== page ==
# Scales of Measurement

BIOL 205
BIOSTATISTICS
SCALES OF MEASUREMENT
There are four scales of measurement used to measure
any variable.
1. Nominal Scale
2. Ordinal Scale
3. Interval Scale
4. Ratio Scale
1. Nominal Scale

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The most elementary scale
Just identify categories; species, gender, color
No difference could be made by arrangements
Examples are gender – female and male; eye color –
black, brown, green
 For qualitative / categorical variables
2. Ordinal Scale
 Have all the properties of “nominal scale”;
classifying and labeling, for example
 New thing is “a sense of order / arrangements”
 Ordinal numbers / data are used to “rank order”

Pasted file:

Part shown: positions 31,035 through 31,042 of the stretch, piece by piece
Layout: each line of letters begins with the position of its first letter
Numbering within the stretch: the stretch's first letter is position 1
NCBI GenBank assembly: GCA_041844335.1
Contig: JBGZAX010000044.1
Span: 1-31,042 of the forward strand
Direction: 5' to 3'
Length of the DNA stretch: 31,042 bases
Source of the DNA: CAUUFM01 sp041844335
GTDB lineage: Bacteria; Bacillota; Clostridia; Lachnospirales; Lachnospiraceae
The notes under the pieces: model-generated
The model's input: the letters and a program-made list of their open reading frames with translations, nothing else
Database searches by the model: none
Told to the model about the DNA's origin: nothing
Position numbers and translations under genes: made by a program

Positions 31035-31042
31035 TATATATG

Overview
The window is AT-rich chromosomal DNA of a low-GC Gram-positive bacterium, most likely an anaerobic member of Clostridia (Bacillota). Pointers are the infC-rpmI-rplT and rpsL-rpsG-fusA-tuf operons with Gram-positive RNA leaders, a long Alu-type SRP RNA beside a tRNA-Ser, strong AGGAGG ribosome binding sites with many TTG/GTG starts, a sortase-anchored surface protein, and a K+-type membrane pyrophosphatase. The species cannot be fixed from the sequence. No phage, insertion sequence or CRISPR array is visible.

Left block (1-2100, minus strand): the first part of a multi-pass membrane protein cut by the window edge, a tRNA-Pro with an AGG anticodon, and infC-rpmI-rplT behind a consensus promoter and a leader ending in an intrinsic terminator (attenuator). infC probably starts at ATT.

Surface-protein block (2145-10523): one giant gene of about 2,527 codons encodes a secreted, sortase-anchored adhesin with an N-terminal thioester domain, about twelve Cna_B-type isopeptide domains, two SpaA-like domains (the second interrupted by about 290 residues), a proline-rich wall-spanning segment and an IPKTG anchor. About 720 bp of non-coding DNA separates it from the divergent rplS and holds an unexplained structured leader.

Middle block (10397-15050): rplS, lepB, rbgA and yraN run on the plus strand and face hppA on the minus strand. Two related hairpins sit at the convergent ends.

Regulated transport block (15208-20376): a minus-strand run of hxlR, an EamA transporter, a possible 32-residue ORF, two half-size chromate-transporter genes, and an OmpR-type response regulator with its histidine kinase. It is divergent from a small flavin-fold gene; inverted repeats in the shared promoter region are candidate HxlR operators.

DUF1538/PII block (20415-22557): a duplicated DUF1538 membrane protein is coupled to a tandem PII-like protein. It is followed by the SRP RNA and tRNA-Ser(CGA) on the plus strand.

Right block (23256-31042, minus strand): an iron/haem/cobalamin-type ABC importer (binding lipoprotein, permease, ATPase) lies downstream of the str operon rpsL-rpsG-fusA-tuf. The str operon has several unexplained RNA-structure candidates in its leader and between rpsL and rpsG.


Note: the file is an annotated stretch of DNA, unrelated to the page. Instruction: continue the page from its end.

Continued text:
 For example, DAFOR
Category
Dominant
Abundant
Frequent
Occasional
Rare
Score
5
4
3
2
1
There is no relationship between numerical values of
abundance scale, i.e. Abundant does not mean twice
Occasional
3. Interval Scale
 In addition to classification and ranking, interval
scale allows the recognition of precisely “how far
apart are the individual classes from each other on the
scale”
 The distance between 8th and 9th points on the scale
is the same as that between the 3rd and 4th
 Date is a very widely used interval scale variable
 There is no absolute zero, so, it is not possible to say
that 9th value is 3 times that of 3rd
4. Ratio Scale
 The highest level of measurement
 Incorporates the properties of nominal, ordinal and
interval scales
 Includes an absolute zero, in addition
 All mathematical procedures of +, -, x and / are
possible
 Examples are length and mass; for example, length of
150mm is three times as long as 50mm